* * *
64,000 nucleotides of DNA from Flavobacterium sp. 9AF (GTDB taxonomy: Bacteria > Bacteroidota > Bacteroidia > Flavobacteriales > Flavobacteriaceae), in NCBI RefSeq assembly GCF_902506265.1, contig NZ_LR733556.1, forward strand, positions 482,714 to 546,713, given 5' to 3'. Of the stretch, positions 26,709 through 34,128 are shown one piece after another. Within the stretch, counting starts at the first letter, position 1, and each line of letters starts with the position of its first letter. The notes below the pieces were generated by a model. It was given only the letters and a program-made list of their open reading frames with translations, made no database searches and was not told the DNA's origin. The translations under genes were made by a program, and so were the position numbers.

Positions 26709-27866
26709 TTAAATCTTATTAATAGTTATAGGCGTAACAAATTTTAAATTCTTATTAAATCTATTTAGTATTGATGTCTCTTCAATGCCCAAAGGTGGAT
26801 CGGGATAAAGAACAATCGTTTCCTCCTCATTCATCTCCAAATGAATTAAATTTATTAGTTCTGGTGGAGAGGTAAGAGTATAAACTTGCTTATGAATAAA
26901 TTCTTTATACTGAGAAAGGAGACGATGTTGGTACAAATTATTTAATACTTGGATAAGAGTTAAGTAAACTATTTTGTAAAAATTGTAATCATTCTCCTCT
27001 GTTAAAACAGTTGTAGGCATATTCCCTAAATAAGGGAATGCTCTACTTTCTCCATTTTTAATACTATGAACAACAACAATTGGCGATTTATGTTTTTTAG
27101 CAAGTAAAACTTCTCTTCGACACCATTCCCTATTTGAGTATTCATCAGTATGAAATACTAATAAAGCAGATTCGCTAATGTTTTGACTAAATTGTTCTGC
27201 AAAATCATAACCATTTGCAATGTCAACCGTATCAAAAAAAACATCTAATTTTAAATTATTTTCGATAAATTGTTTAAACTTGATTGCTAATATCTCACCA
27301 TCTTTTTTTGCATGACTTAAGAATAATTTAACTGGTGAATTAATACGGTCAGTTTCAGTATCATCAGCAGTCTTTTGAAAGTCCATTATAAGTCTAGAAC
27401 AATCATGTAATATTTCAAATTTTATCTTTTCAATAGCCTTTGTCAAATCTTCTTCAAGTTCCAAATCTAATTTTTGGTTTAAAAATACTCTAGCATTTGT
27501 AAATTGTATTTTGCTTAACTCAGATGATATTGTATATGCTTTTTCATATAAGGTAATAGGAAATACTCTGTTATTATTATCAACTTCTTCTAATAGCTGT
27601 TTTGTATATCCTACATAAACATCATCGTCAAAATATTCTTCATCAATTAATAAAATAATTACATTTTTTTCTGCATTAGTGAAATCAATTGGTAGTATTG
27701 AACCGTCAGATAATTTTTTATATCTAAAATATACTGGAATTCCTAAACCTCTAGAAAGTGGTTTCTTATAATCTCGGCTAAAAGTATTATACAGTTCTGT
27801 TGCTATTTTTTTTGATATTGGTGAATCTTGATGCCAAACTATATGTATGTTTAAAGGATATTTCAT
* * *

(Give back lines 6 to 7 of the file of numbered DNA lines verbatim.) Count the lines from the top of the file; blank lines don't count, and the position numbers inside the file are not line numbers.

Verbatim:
27001 GTTAAAACAGTTGTAGGCATATTCCCTAAATAAGGGAATGCTCTACTTTCTCCATTTTTAATACTATGAACAACAACAATTGGCGATTTATGTTTTTTAG
27101 CAAGTAAAACTTCTCTTCGACACCATTCCCTATTTGAGTATTCATCAGTATGAAATACTAATAAAGCAGATTCGCTAATGTTTTGACTAAATTGTTCTGC